Beyond The Fourth 2010 Awards- Best Actor
Happy New Year!
This next award is one I’ve had brewing for several days, but I decided to take some time off over the new years celebrations. Not only that, but this is an award that I’d found very difficult to decide. I had a clear idea in my head of who I was going to nominate, but what to say about their performances has had me stumped. So here goes, my nominations for Best Actor 2010…
Matt Smith- The Doctor (Doctor Who)
I think it is safe to say that Matt Smith faced the most daunting challenge of any British actor in reent years. Not only stepping into the shoes of a straight-up British institution, nor the fact that he was set to play the youngest Doctor in the series history. But the task that he had of following David Tennant, who was highly commended as the best Doctor since Tom Baker, is almost worthy of a special Biggest Testicles award of its own.
So, how did he do? Surprisingly well, and the secret to his success only becomes more clear when compared to the previous Doctor. Tennant played the role with vibrancy, full of life and energy. Things happened at a hundred miles an hour, most problems had a quick yet complicated solution, and The Doctor was always in control.
The question on every Doctor Who fans lips was therefore, “How can Matt Smith match that?”. The answer was simple: he really couldn’t. Nor was he required to. He played the role a lot gentler than his predecessor, keeping the quirky side (“It’s a fez. I wear a fez now. Fezzes are cool.”) In essence, he was the strong silent type to Tennant’s charging madman. And coupled with Moffats excellent dialogue, it worked tremendously.
Benedict Cumberbatch- Sherlock Holmes (Sherlock)
If there’s one actor I’ve been dying to see more of in the past couple of years, it is this man. Not purely for the reason that he has the best name in the business, but his portrayal of Stephen Hawking a few years back had a real impact on me. So I was delighted to see the first trailer of him playing a modern day Sherlock Holmes. Even more so after watching the first episode to see that he had nailed the essence of Sherlock. What people rarely knew about the character was his slightly unpleasant nature, his will to solve puzzles and cases without caring of who the people were. Cumberbatch’s depiction was slightly autistic, a pure logical mind at work, but with enough bravado and linguistic wit to turn it into an emotionally flawed genius. He seems to have a good future ahead of him, with a second series of Sherlock later this year and a part in the new Spielberg movie War Horse, so I can’t wait to see more of him. He was easily the best thing about Sherlock…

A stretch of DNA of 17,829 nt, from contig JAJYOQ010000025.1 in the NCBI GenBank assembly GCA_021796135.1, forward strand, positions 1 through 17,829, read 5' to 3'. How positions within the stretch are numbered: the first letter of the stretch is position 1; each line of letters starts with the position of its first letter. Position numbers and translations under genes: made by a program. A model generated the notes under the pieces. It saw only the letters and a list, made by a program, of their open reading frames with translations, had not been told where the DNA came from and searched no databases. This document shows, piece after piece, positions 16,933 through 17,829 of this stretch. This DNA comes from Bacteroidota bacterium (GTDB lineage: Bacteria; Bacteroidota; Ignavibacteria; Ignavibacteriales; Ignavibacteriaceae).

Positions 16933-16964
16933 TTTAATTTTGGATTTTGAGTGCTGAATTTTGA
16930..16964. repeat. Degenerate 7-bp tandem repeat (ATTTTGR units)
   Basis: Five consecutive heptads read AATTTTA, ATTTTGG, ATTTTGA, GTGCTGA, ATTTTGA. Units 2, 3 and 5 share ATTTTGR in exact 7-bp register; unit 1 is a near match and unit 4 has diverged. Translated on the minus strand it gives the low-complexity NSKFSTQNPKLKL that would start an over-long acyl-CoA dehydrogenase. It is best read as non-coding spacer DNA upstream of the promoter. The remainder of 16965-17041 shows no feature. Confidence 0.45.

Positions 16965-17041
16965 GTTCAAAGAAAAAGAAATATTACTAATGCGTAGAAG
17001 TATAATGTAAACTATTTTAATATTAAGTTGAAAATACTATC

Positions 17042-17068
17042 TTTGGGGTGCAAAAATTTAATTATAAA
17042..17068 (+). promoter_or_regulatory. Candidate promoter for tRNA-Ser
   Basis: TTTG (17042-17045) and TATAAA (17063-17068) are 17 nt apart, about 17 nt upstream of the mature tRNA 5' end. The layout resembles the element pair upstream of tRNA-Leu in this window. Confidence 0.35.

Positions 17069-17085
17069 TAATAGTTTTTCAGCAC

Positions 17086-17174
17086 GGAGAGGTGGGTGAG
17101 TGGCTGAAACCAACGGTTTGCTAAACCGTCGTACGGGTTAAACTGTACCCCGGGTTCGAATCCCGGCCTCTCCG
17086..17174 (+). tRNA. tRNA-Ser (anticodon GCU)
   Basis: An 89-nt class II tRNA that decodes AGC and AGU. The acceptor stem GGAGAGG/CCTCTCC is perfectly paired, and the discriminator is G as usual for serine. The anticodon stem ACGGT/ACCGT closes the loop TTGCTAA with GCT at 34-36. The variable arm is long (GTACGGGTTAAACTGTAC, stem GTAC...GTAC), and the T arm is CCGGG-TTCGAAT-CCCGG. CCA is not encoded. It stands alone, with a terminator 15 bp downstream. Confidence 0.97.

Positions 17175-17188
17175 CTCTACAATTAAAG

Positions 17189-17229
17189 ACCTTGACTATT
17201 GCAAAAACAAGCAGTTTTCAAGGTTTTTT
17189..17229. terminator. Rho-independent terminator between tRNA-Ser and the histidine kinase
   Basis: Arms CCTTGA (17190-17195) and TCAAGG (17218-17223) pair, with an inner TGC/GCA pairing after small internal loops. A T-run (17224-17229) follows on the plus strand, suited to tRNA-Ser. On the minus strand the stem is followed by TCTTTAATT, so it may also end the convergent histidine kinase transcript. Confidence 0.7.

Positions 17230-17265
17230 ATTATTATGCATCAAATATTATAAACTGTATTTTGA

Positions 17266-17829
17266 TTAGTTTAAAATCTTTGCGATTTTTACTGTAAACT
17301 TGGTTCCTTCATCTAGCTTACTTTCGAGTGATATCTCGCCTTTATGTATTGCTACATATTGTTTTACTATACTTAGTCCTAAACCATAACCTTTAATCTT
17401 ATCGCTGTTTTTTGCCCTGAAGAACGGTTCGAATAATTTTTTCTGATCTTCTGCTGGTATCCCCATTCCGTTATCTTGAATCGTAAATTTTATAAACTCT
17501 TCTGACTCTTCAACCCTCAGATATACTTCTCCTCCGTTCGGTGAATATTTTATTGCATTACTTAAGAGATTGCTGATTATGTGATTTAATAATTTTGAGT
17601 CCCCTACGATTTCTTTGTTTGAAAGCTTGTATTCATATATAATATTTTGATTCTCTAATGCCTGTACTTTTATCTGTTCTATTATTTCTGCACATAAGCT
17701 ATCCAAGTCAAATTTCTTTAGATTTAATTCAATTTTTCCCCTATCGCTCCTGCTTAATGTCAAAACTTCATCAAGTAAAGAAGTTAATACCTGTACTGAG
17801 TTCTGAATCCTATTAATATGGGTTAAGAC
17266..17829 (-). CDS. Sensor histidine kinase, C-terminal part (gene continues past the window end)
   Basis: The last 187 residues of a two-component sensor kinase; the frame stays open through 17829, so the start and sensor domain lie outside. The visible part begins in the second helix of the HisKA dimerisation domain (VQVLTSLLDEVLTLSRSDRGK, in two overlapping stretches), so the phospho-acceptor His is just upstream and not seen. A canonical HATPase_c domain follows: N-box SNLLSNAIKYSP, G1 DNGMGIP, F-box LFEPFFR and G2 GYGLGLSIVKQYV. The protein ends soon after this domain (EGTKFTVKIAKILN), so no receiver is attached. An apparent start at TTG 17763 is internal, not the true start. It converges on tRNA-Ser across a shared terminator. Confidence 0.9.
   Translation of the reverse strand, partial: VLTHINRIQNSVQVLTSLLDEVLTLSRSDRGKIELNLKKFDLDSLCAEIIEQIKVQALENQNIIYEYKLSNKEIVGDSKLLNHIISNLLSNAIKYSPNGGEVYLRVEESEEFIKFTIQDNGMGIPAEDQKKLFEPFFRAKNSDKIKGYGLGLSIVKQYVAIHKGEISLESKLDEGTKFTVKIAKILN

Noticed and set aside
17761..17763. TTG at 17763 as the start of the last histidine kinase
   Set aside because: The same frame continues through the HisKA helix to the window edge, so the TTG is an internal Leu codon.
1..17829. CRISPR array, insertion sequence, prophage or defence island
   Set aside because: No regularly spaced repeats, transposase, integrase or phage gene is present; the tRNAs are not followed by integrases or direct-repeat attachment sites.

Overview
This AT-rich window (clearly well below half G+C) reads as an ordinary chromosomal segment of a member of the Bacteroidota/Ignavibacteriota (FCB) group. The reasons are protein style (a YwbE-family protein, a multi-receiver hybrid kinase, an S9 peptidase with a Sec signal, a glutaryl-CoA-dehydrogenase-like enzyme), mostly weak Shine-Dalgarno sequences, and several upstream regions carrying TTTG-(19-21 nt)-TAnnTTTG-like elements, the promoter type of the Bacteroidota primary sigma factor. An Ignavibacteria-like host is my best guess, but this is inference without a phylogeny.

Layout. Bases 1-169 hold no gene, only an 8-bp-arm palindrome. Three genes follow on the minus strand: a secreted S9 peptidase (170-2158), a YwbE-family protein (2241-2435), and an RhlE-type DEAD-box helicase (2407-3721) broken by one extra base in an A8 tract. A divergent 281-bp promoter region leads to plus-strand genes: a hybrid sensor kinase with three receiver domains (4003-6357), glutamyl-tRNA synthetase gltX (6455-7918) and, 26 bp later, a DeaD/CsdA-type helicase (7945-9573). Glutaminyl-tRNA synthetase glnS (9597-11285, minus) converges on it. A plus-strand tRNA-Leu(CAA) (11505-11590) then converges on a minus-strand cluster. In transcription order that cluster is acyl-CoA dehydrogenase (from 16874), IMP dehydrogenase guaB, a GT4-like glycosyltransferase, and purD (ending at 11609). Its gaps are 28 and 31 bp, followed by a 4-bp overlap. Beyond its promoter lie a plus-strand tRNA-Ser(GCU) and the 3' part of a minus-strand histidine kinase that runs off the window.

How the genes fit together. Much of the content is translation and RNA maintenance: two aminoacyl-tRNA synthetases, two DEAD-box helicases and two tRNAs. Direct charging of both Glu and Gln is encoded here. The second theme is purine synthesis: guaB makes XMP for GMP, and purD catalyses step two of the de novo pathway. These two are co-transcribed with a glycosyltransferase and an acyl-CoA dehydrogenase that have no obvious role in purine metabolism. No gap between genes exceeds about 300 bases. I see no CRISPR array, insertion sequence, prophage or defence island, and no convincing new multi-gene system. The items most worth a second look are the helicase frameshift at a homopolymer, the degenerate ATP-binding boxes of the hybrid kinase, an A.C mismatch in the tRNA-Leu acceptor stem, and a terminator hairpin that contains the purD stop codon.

WINNER: Andrew Scott- Jim Moriarty (Sherlock)
…until this guy shows up. Despite only having 5 minutes of screen time in a series that was 3 hours long, he managed to steal the pivotal, most memorable moment of the series. In complete contrast to Cumberbatch’s Sherlock, Scott overacted the part of Moriarty to the extreme, as evidenced in this clip of their showdown at the end of the series.
I really don’t have much else to say about this nominee. I kind of hoped the clip would say it all. Amazing.
Iwan Rheon- Simon (Misfits)
As a group, the Misfits cast are called upon more than others to say and do the weirdest things. What most young actors would baulk at, Robert Sheehan and Lauren Socha in particular seem to take in their stride. In fact, it is hard to recall a scene where Nathan (Sheehan) is not spouting an extremely offensive monologue while simulating various sexual acts. But when required to be emotional and serious, they do a very good job of it. And no-one more so than Iwan Rheon, who plays invisibility prone loser Simon. The second series allowed him to branch out in terms of personality from someone who played a very quiet and minor role, into what some people would say to be the spearhead of the group. Although as a character Nathan is much more watchable, louder, brasher and funnier, the performance by Rheon keeps the whole thing ticking and makes each episode, in terms of a plot, thoroughly worth returning to.
So, those are my nominations for Best Actor, and while I’m sure there were excellent actors in period dramas such as Downton Abbey or Upstairs Downstairs, it is the performances you remember that are always the special ones.
Posted on January 2, 2011, in Television and tagged Andrew Scott, Benedict Cumberbatch, Doctor Who, holmes, Iwan Rheon, Lauren Socha, Matt Smith, Misfits, Moriarty, Robert Sheehan, sherlock, Simon. Bookmark the permalink. 1 Comment.